Murakami on "Critique"
I'm reading Haruki Murakami's "Novelist as a Vocation" -largely a collection of things he's written about writing but with enough new content and organized in a way that I find inspiring enough to carry on with.
Anyway, he says at one point that when his first readers (his wife and whichever editor he's working with) raise any objections about a scene -tho he might reject their ideas, even get mad about them- he rewrites those scenes from begining to end.
He says he's learned that, even if they were mistaken about whatever they thought was wrong, they'd detected that something was, and that these rewrites generally improved those scenes.
I learned something from this, but it also falls-in with my notion of critique as a great plow sent to turn over the hard-packed crust of our "best" writing, so that it can breathe, become productive once again.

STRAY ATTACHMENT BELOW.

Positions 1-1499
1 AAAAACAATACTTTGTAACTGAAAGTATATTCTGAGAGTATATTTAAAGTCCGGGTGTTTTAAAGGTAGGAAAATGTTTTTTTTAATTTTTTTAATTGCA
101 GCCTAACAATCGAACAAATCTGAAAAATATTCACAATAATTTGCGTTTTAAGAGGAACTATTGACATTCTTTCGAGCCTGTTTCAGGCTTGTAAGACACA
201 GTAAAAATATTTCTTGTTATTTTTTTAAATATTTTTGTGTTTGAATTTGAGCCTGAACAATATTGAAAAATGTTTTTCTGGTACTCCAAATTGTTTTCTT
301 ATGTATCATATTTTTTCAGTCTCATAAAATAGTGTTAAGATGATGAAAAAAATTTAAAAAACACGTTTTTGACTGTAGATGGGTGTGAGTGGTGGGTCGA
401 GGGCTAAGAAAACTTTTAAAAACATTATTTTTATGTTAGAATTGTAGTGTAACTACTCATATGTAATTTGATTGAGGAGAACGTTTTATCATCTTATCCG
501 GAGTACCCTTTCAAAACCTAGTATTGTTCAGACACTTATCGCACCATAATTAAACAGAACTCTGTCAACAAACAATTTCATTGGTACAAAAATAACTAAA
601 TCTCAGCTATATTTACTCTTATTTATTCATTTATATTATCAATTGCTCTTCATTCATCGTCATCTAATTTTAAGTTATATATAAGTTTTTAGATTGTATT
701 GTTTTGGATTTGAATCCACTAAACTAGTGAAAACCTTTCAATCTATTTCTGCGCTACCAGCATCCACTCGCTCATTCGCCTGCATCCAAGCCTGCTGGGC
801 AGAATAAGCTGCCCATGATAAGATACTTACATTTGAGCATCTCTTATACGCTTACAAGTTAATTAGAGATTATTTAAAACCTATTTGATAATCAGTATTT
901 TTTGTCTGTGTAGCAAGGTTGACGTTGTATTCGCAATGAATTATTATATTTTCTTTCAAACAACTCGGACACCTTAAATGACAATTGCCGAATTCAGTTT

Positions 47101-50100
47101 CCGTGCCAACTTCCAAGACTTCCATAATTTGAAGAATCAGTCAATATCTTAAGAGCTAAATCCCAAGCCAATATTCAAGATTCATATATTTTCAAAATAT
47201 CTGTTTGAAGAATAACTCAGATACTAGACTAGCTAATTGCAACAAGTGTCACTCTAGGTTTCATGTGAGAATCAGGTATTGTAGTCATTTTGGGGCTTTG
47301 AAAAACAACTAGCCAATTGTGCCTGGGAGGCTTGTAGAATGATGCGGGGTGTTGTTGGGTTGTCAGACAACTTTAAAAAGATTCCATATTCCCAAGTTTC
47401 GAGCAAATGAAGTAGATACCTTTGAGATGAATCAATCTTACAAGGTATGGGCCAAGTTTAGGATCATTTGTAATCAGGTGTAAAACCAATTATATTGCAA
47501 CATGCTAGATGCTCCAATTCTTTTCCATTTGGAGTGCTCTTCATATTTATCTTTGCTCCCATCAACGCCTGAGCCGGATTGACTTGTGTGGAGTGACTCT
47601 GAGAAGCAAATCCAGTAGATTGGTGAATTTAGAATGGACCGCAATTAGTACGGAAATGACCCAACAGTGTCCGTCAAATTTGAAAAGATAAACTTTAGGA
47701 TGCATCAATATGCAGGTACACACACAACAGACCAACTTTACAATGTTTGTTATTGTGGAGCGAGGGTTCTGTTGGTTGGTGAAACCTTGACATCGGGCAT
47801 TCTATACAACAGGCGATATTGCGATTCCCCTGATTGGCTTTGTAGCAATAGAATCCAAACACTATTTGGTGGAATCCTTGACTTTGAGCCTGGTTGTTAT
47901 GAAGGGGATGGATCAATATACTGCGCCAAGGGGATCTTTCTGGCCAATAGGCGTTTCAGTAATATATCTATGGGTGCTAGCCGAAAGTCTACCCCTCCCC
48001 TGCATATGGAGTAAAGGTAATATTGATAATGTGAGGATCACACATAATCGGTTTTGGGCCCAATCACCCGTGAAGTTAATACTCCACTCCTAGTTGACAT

I read a really great article recently by Murakami about how he found his style... but naturally I can't find it. Mayhap it was someone on here that directed me to it in the first place.
I've found that when I tweak on a micro-level it's a coin-toss whether I make things better or worse. I'm beginning to think that I should take a leaf from Murakami's book and redo whole scenes instead. Surely, with the comments in mind and the whole scene treated holistically, the outcome is likely to be better?
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He tells a story about when an editor objected to some scenes,, where the guy said it should be shorter, he made it longer & etc. But he also said it was improved. I think he means to say, there are issues with a scene when people feel there are and rewriting is then in order, no matter what the specific comments are
That's an interesting perspective. Thanks for sharing it - in hindsight, a few of my scenes went that way as well.
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